He reaches with a hand to find the edge of the counter, then checks that the door is back against the wall so he won't bang his forehead on it as he bends to dry his legs. All routine, all evidence of years of practice at showering blind. He has pretty feet, I notice, and my own observation amuses me. Here where he's not being watched ­- or doesn't think he is -­ he exhibits an unsuspected, long-limbed grace. Wholly un-self-conscious. In private, he doesn't have to be the paragon of control that he pretends to outside his bedroom door. I watch his slender fingers walk over the counter top to find his comb, and wonder what might it feel like to have them take a sightless trip over my flesh? Does he make love with his glasses off?

Whoa, girl. Whoa.

Full mental stop.

It's high time I got out of here before I decide I want to sleep with Cyclops. If I can just find a chance. Within moments, the chance comes. He turns on water and reaches for his toothbrush, placed precisely at two-o'clock around the basin. I begin to understand why he keeps things so neat. He knows where everything is, with or without his glasses. But the running water covers my escape as I move as soundlessly as possible out the door into the sanctuary of the hall.

But today is not my lucky day. Of all the people at the mansion who I least want to catch me sneaking out of Scott's room, naturally it's Logan who does. He picks that moment to exit his own guestroom and finds me right outside Scott's door, smelling of arousal with my face flushed. Leaning against the wall, he grins around an unlit cigar in his mouth. God, I wish he'd quit those things. Every time he lights up, it ignites a craving in me, but I'm too proud of having kicked the habit to backslide now no matter how much the rich smell of cigar tobacco tempts me. His eyes crawl all over my body, then flick behind me to Scott's bedroom, I can hear Scott begin to sing something. The rest of us don't get to hear him much -­ which is too bad -­ but just now, his choice is unfortunate.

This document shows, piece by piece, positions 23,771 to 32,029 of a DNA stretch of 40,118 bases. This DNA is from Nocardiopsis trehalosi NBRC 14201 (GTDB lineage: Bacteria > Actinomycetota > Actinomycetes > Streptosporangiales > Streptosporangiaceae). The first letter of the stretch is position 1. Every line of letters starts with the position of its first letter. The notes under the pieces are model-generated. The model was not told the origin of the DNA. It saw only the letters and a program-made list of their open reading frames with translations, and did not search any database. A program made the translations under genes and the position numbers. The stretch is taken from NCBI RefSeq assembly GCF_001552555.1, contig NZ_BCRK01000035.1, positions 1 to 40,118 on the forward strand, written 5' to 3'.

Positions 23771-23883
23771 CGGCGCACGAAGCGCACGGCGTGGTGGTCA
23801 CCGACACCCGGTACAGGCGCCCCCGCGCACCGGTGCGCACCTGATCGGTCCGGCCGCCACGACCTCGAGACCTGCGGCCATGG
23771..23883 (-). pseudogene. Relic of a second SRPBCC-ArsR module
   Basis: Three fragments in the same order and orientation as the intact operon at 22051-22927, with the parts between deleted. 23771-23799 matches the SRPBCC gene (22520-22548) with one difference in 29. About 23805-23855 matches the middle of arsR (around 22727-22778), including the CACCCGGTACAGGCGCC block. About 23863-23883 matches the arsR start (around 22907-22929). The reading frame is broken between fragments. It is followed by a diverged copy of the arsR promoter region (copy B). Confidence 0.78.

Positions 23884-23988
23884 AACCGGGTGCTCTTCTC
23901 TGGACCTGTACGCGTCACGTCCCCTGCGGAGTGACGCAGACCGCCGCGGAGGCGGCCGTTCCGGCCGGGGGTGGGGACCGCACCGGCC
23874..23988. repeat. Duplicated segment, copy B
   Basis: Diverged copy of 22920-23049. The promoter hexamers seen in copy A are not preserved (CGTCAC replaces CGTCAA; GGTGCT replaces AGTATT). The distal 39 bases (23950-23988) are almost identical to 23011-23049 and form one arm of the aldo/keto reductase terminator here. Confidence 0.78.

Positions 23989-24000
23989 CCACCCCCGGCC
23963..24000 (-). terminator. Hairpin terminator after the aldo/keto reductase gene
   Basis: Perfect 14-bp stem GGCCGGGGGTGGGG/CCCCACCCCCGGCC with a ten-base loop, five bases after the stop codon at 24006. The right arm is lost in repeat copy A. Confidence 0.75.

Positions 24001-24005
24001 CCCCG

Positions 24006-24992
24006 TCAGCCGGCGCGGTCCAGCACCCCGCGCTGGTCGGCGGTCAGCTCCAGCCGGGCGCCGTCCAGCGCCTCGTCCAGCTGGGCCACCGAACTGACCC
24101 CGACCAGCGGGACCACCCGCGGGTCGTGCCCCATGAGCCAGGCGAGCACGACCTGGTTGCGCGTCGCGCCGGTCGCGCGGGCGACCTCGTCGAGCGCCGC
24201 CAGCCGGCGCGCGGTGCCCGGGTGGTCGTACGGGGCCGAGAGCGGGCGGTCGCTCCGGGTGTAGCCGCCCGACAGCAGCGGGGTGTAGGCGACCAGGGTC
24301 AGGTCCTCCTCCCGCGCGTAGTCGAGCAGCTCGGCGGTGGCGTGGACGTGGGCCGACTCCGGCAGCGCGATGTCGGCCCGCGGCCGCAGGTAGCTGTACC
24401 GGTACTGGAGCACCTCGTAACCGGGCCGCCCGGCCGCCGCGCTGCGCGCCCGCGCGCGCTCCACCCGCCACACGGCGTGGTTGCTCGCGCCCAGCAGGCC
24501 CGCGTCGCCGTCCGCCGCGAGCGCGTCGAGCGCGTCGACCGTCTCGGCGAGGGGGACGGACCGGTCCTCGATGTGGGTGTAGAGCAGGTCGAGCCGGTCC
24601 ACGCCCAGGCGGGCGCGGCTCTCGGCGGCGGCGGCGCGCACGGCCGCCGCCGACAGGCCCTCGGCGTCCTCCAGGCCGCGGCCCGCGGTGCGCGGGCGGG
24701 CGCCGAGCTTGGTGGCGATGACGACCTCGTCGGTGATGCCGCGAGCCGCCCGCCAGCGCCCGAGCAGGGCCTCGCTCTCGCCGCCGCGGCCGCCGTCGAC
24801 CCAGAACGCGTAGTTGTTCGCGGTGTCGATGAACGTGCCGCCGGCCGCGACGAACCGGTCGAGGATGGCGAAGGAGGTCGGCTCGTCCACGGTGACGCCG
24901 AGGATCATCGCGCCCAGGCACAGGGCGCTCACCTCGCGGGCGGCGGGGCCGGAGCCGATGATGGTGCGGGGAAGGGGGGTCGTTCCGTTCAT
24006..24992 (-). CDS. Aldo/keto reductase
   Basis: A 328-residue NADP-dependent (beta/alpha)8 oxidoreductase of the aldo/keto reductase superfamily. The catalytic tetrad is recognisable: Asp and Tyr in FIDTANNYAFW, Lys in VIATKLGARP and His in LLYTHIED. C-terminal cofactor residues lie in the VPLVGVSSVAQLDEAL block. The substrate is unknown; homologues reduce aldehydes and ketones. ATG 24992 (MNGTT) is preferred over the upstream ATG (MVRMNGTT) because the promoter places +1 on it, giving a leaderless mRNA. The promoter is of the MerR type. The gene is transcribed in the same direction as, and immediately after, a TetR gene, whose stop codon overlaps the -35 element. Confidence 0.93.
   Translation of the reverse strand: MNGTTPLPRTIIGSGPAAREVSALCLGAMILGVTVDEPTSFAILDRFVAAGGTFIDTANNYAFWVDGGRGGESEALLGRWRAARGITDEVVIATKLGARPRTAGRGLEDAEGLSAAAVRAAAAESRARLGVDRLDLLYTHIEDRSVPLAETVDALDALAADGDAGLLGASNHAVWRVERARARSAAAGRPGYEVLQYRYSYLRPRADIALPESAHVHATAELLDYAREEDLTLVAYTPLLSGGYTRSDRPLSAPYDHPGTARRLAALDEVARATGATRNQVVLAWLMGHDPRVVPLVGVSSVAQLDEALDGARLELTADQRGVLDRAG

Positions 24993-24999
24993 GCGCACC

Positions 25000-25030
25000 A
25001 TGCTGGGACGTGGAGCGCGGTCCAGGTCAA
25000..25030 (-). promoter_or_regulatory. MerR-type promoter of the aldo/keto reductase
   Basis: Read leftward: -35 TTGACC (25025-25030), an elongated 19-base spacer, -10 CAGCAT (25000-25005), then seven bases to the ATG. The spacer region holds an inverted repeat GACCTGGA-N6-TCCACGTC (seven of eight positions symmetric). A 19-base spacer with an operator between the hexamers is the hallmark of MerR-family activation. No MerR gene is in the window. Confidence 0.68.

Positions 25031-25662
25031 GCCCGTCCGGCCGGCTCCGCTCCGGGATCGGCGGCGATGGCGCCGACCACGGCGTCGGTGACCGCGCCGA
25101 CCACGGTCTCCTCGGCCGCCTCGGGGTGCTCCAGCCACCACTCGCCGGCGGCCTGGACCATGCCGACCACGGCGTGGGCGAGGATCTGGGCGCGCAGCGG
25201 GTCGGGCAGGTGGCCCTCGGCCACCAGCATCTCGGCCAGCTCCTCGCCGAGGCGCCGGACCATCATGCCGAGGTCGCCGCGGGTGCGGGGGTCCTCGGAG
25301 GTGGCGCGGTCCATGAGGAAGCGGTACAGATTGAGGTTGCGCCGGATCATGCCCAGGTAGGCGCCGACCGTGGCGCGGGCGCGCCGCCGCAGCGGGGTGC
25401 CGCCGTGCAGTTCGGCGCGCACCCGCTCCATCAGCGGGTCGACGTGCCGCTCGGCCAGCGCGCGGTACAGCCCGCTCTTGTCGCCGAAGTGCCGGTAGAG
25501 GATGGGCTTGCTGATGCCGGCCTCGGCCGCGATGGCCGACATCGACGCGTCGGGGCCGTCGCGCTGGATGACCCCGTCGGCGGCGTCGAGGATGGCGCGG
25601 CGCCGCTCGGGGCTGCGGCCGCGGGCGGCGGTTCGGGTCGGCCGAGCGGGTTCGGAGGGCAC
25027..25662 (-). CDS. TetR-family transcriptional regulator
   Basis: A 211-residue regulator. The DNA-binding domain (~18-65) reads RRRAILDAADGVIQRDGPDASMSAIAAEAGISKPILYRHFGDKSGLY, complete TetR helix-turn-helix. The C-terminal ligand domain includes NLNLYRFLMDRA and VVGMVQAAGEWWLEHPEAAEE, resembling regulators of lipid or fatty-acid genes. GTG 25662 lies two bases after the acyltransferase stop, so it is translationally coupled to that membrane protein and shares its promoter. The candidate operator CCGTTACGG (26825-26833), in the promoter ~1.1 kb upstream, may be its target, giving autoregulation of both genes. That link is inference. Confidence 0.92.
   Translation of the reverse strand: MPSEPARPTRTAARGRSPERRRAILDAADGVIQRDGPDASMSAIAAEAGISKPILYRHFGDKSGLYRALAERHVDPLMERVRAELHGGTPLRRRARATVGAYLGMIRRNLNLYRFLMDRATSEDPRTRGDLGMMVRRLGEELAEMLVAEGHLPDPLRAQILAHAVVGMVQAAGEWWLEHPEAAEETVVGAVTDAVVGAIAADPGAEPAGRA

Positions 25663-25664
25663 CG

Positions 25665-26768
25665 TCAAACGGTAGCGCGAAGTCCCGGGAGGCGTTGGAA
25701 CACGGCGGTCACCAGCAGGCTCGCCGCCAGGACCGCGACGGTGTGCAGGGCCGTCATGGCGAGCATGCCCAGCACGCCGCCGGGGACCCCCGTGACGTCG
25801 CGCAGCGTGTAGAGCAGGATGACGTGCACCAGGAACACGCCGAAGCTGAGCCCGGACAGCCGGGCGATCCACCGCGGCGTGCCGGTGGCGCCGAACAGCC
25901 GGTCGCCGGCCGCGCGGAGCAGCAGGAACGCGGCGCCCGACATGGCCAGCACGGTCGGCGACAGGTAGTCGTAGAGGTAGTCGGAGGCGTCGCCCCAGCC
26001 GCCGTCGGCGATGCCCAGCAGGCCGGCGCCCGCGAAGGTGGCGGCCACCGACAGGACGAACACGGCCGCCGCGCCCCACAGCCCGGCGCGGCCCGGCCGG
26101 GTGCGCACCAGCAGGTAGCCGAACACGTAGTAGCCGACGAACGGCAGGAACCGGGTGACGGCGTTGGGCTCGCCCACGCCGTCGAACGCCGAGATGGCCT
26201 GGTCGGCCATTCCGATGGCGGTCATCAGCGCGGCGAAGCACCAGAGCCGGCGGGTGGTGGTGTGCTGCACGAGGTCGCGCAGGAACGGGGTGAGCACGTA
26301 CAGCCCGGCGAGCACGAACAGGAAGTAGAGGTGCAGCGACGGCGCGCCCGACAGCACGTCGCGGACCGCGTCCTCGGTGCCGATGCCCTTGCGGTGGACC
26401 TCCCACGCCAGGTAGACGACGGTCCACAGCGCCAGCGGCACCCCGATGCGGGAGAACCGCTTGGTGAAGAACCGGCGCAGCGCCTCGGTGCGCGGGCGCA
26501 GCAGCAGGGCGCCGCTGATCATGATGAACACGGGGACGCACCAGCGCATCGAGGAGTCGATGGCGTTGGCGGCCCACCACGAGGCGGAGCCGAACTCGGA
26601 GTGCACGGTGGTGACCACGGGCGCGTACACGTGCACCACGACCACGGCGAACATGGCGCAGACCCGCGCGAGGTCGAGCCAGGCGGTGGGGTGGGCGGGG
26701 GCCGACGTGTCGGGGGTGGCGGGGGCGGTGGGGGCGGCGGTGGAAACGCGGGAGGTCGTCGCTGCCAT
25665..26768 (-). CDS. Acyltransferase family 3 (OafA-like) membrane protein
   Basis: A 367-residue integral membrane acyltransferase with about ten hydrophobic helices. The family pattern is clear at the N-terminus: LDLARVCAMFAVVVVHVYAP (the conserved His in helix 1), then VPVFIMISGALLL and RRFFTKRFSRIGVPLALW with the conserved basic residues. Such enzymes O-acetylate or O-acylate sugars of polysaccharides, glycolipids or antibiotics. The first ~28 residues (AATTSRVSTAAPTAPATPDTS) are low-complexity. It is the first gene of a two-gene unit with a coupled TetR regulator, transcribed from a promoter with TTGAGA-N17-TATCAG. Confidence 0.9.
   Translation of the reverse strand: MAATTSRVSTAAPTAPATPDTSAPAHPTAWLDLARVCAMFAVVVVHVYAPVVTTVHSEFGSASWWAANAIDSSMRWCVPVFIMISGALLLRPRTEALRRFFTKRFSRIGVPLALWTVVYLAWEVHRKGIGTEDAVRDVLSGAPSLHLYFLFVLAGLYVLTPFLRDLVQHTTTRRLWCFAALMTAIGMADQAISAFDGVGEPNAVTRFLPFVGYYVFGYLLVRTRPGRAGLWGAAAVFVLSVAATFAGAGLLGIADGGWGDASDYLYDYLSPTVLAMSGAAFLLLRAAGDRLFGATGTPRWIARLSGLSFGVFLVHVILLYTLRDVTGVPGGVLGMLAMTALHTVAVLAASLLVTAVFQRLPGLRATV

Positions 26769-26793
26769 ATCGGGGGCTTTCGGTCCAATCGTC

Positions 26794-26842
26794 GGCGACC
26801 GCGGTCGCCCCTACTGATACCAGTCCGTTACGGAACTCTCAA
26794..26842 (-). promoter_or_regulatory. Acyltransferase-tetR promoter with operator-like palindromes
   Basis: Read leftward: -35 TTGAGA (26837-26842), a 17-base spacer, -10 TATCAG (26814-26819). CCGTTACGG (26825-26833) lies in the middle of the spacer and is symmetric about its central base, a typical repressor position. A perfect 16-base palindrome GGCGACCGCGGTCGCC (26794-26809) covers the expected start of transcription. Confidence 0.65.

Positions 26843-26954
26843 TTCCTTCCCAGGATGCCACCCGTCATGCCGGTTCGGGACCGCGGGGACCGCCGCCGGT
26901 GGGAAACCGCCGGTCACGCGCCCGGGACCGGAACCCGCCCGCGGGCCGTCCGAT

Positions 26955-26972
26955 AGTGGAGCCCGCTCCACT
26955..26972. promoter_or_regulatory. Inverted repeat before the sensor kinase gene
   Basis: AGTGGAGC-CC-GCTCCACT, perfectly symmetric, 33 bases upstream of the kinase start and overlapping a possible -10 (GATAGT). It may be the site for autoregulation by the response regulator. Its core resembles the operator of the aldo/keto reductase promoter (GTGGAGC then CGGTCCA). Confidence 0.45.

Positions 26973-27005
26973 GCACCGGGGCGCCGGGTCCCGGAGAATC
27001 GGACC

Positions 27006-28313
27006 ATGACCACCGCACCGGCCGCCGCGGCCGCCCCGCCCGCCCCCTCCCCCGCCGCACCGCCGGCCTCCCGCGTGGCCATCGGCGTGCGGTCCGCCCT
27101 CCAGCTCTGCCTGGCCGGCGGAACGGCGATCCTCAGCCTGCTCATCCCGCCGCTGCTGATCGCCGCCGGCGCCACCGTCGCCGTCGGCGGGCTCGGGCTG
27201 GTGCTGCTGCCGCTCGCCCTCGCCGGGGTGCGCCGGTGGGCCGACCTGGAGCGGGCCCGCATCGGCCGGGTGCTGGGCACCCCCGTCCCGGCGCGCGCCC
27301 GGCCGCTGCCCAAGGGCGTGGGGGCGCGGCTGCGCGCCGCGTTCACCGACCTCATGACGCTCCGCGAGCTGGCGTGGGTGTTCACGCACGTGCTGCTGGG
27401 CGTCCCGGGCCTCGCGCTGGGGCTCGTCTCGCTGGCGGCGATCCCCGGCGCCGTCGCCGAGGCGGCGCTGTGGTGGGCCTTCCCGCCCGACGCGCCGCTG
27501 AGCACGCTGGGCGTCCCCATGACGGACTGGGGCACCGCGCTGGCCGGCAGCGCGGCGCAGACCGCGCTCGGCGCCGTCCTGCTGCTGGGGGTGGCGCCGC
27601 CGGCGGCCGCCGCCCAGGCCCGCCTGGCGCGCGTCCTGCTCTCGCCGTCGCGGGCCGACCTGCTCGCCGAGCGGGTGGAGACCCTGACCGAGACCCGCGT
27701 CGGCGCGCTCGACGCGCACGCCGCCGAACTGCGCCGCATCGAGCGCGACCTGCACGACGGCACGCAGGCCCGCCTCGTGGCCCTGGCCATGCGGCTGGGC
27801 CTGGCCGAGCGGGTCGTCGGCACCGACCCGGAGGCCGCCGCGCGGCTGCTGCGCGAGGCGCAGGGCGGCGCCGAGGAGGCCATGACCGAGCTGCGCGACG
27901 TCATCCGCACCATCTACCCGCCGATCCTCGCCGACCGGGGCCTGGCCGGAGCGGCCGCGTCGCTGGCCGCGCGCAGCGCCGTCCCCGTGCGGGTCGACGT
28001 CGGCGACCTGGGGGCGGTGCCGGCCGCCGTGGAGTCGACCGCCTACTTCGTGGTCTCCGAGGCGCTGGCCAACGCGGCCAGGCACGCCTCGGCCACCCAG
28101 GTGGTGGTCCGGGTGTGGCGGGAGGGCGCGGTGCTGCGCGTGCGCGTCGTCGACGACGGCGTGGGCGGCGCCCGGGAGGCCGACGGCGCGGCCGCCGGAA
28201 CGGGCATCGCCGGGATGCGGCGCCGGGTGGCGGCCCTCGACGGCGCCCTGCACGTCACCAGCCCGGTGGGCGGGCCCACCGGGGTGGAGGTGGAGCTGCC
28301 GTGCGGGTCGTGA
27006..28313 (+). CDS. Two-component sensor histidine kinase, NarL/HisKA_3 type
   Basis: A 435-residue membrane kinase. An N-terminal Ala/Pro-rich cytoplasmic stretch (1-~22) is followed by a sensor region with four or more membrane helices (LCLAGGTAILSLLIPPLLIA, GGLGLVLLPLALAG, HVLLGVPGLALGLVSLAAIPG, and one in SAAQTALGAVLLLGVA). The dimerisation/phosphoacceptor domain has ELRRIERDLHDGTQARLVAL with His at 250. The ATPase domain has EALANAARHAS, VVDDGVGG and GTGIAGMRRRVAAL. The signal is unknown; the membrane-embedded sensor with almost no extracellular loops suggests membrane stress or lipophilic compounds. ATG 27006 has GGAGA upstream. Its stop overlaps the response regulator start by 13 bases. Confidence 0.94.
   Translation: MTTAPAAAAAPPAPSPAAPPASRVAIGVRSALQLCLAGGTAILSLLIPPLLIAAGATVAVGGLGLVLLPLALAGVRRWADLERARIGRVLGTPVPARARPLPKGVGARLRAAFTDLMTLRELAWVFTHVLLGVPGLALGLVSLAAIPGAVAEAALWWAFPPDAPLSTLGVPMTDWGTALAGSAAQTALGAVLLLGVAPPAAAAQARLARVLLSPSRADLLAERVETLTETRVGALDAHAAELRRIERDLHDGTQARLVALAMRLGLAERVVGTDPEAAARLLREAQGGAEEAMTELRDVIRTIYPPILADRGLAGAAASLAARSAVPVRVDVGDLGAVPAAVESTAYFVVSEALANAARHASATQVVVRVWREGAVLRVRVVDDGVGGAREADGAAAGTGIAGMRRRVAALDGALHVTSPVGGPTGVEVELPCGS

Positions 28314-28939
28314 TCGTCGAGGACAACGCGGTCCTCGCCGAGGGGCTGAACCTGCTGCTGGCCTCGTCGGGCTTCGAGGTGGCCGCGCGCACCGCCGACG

Tonight I see your light on, and I whisper your name
I know you can't hear me, but I'm only seven steps away . . . .

I'm not all to blame for the games we've played
Each and every day, Baby, don't leave me this way.

I gotta know what you feel cause we're livin' a lie
I'm only seven steps away, and these tears I can't hide . . . .

He's not singing about me, I know. He's singing about Storm. Or he's just singing because he likes the tune. But Logan doesn't know that, and he smirks as I stalk past. "Keep your dirty thoughts to yourself," I mutter.

"Who said they was dirty, darlin'? That your guilt talking?"

"Fuck you." I don't look back. Why should I care what Logan thinks? We're not an item any more. If he wants to assume that I'm jumping Scott's bones, let him. Serves him right, the snake, to believe his place in my bed taken by an honest man.

But if Logan's a snake in the grass because he came here intending to murder the professor -­ yet didn't -­ what does that make me? I stood silent in Scott's room and took advantage of a blind man's handicap in order to watch him unguarded -­ a man for whom his privacy is his most prized possession. And the only reason I left was fear of getting caught. Suddenly, I'm ashamed. Our actions don't always match our proclaimed values.

Maybe I shouldn't be so quick to judge the Wolverine.